Reflecting on 2019: Ch-ch-ch-Changes

One of my goals when I started this blog in April was to document my journey to design, implement and live a better, simpler and more content life. The idea behind this was to build forward momentum, hold myself accountable and, where possible, help and inspire others.

It’s been a year of discovery, finding the Financial Independence movement and minimalism. It was like waking up and uncovering a new reality. Both topics felt grounded in commonsense and immediately rang true for me. They became my new compass and focus. These areas seemed worth exploring in depth, which has also naturally led to broader interest in personal finance, mindfulness and sustainability.

Insight and new knowledge isn’t really helpful unless you take action. So let’s see what I got up to in 2019, and what lifestyle changes I implemented.

Optimized our finances

Not suprisingly, this was an area of intense focus this year given our Financial Independence ambition. I read countless books, listened to hours and hours of podcasts and devoured numerous blogs on how to earn more, save more and invest more! What we then did:

  • Dramtically cut expenses – more on that later
  • Maximized 401k contributions (which is the US tax advantaged retirement fund)
  • Maximized Health Savings Account contributions
  • Started tracking our savings rate and net worth

Despite big medical expenses this year, we are on track to finish the year with a savings rate of ~48%. While there is still plenty of scope for improvement, this was a major shift in the right direction from our previous norm, where we didn’t spend recklessly but we often spent unthinkingly.

This discipline meant we built up a nice lump sum of savings and allowed us to transfer money back to Australia at a very favourable exchange rate, further multiplying the impact of our new financial habits.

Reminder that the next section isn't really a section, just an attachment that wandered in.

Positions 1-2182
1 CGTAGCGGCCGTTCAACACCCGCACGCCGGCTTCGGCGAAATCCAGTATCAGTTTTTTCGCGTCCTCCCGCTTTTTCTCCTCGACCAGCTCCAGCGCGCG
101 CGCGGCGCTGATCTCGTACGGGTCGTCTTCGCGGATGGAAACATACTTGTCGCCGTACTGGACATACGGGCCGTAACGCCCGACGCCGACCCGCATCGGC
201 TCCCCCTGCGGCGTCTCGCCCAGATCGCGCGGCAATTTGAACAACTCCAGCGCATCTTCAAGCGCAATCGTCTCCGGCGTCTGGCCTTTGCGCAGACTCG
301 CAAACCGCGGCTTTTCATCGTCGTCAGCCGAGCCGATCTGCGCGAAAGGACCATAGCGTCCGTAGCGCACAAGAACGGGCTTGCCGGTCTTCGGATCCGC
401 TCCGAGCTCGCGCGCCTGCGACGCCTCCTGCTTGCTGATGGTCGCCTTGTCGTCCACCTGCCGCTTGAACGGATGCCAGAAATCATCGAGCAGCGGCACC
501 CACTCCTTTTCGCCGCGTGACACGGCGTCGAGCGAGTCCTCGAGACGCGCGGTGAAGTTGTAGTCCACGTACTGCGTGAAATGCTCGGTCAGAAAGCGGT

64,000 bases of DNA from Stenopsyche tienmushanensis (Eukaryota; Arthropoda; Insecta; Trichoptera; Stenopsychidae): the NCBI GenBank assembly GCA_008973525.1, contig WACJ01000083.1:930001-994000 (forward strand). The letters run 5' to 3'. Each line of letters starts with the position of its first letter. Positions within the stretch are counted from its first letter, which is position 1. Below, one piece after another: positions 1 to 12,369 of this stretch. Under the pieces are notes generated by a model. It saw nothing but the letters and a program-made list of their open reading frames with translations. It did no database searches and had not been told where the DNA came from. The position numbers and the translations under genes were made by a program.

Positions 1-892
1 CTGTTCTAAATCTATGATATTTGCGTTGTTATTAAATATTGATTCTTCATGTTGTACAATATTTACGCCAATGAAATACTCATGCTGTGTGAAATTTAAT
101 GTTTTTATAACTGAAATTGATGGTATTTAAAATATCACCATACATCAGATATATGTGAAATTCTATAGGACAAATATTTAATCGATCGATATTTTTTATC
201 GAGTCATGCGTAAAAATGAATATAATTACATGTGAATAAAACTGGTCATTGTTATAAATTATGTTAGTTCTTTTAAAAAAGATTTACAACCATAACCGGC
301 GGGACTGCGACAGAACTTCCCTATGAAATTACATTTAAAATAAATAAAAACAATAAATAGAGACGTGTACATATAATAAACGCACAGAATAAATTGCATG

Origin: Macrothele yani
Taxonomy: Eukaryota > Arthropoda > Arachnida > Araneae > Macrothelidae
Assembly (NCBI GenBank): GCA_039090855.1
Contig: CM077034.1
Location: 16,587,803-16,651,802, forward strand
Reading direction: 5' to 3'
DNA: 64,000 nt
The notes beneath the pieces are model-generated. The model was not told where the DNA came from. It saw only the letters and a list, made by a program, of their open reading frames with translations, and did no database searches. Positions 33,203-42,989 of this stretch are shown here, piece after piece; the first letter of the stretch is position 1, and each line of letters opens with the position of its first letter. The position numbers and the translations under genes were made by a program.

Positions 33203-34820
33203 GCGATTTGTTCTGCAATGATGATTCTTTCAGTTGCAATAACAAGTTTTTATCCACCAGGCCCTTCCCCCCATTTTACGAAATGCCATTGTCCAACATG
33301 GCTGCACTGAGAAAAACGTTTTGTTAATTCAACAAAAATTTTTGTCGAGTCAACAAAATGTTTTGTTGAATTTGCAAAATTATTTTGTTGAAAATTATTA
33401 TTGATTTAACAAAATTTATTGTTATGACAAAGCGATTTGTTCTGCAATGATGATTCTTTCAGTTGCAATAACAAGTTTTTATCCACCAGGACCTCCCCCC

Downsized our housing and living expenses

As noted above, we cut our expenses in 2019. This year we:

  • Sold our large family house and moved to a much smaller home
  • Changed auto insurers, saving 55% on our monthly premiums without impacting coverage
  • Cancelled our seldom-used gym membership

We also cancelled cable. Unfortunately the lure of live sports pulled me back in and we re-signed up for a service a few month later. Not the most frugal decision we ever made, but at least the new provider costs half of what we were paying previously.

Created Simple Life Compass

Establishing a website, running a blog, connecting with the community and building an audience are new skill sets for me. It’s been a fun process but I acknowledge there is still lots to learn and improve on.


In the spirit of self improvement and as a way to mitigate work-stress, I’ve established a daily meditation practice this year. As a beginner, I’ve been using the Headspace app and have found that taking time out each day to practice meditation has been very beneficial. We took advantage of the Black Friday sales to re-sign up on a family plan for next year, saving us money for what I think is a great service and one I’ll gladly pay for.